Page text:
How Climate Change Impacts Forest Fires

By Chuck Ray | Posted: 01/22/2014 4:24PM


Chuck Ray, PennState, Associate Professor of Wood Operations Wondering why we're having all these huge forest fires out in the western United States in recent years? Has Smokey Bear retired?

Actually, Smokey did his job too well. And in combination with the recent long, warm summers, fires, BIG fires, are the result, as Matt Hurteau, Penn State scientist and director of the Earth Systems Ecology Lab here in the Department of Ecosystem Science and Management, explains. And the possibility is that these fires could get worse in coming years.

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Which is why I say, let's cut more timber while the cutting is good! Well-managed timber stands are far less likely to be consumed by fire than unharvested, fire-suppressed wilderness. Furthermore, living, working forests are more likely to meet societal needs than fire-ravaged wilderness. And the recurrent regeneration of the harvested forests will help reduce local climatic variation and dampen global climate change as the young saplings soak up all that bad carbon dioxide out there.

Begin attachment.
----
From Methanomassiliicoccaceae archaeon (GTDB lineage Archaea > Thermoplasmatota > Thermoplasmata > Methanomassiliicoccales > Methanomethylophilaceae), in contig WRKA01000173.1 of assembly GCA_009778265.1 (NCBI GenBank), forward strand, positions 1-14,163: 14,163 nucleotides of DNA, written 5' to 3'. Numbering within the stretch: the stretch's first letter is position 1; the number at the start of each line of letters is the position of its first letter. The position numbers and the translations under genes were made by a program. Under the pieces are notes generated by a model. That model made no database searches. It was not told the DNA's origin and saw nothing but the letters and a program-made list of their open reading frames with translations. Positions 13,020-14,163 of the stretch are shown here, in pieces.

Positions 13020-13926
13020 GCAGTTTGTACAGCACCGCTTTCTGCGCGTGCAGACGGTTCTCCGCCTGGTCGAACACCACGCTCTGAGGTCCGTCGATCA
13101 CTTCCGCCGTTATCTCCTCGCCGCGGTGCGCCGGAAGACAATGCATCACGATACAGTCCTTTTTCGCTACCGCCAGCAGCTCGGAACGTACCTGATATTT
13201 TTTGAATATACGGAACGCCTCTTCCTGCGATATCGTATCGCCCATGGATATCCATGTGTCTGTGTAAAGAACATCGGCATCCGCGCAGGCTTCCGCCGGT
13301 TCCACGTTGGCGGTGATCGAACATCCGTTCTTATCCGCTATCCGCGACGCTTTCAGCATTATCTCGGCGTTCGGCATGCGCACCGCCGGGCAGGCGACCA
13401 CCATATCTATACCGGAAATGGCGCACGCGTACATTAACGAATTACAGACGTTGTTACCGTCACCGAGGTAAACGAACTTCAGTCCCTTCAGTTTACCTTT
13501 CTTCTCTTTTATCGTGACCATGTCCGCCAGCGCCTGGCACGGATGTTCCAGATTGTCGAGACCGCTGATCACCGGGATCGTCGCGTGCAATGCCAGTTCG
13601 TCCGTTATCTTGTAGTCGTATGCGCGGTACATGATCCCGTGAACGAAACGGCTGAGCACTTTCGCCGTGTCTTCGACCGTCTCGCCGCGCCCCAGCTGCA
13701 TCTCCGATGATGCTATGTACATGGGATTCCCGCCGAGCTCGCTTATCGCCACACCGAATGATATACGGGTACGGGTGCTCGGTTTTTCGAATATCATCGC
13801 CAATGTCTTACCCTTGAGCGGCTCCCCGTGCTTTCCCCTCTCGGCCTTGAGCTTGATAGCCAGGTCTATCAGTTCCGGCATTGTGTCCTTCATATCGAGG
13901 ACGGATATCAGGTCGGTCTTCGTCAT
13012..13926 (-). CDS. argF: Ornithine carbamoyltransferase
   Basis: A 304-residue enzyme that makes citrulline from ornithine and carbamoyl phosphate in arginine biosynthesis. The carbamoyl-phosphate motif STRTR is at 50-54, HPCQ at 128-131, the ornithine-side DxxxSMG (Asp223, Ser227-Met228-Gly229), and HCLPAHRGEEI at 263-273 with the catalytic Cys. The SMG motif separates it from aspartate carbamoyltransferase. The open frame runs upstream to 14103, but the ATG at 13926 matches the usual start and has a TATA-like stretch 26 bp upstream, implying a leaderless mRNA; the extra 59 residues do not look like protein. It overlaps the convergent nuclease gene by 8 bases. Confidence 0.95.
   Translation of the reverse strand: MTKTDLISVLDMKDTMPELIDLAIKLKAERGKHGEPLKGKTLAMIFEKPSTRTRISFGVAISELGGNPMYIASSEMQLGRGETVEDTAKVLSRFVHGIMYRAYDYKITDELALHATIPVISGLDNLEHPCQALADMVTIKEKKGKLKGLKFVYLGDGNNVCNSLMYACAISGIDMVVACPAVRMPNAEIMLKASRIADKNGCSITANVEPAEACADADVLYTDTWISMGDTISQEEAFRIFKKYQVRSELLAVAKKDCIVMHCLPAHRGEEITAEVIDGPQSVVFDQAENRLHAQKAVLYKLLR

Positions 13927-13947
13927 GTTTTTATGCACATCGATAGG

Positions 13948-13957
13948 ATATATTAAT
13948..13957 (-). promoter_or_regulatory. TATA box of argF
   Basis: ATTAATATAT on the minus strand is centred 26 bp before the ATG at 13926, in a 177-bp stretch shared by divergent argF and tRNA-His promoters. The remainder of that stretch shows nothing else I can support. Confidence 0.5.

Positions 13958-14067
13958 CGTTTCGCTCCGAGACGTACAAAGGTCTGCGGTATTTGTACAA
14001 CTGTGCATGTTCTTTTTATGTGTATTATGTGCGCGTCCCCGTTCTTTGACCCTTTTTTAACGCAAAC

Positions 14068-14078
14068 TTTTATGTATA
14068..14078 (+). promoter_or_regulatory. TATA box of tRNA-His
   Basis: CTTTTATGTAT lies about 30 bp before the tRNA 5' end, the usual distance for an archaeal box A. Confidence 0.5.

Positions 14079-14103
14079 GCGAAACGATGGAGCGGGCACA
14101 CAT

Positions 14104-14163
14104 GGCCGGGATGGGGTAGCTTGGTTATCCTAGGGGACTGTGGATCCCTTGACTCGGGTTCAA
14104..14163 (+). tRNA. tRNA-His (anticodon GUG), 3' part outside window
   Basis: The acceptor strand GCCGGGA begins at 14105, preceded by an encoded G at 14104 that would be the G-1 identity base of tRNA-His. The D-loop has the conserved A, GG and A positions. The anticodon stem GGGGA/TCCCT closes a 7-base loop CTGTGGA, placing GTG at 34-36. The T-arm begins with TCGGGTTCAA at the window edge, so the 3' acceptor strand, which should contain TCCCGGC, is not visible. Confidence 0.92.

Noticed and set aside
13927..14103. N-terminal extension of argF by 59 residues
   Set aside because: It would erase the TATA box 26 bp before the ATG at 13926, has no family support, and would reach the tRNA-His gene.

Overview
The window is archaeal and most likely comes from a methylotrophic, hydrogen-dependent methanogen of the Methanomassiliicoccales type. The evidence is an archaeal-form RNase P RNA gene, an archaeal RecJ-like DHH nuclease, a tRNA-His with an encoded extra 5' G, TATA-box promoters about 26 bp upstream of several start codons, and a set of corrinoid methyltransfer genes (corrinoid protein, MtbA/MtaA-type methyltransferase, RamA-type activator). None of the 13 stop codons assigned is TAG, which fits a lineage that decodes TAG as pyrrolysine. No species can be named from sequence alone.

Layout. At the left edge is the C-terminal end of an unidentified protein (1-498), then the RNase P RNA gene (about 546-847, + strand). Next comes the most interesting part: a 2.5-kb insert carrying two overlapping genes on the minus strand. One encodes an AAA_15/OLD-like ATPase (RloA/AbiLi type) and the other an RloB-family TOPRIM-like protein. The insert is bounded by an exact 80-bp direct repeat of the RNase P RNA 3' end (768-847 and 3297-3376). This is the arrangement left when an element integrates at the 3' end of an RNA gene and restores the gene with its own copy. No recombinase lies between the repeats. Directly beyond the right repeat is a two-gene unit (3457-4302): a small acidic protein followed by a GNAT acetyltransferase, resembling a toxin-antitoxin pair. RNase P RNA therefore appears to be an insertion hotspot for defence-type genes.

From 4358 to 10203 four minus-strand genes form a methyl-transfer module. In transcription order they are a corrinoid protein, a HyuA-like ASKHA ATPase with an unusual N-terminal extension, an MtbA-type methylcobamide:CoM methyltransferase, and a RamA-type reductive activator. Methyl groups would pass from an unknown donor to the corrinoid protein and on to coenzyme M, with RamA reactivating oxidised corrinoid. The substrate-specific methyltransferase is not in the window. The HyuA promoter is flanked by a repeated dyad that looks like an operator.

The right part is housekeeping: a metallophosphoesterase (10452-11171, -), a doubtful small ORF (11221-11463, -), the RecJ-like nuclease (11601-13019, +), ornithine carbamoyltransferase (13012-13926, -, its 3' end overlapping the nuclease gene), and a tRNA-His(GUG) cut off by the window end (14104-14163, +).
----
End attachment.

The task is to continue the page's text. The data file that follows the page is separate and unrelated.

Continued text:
Let's make wood.


About the Author

Chuck Ray, PennState, Associate Professor of Wood Operations

Chuck Ray

Dr. Charles D. “Chuck” Ray is Associate Professor of Wood Operations Research at Pennsylvania State University. His specialty is in the area of operations research, specifically those operational issues that confront the majority of the wood products sector. He previously spent 15 years in research and quality management for two large building products corporations, Temple-Inland Forest Products and Louisiana-Pacific. Ray is the sixth generation of his family to work in the sawmill industry, the Ray Brothers Lumber Company, established in East Texas before the turn of the last century. He can be reached at and followed on Twitter @ChuckDRay. He maintains an Extension website for Penn State at and also writes a blog on all wood issues called Go Wood which can be found at

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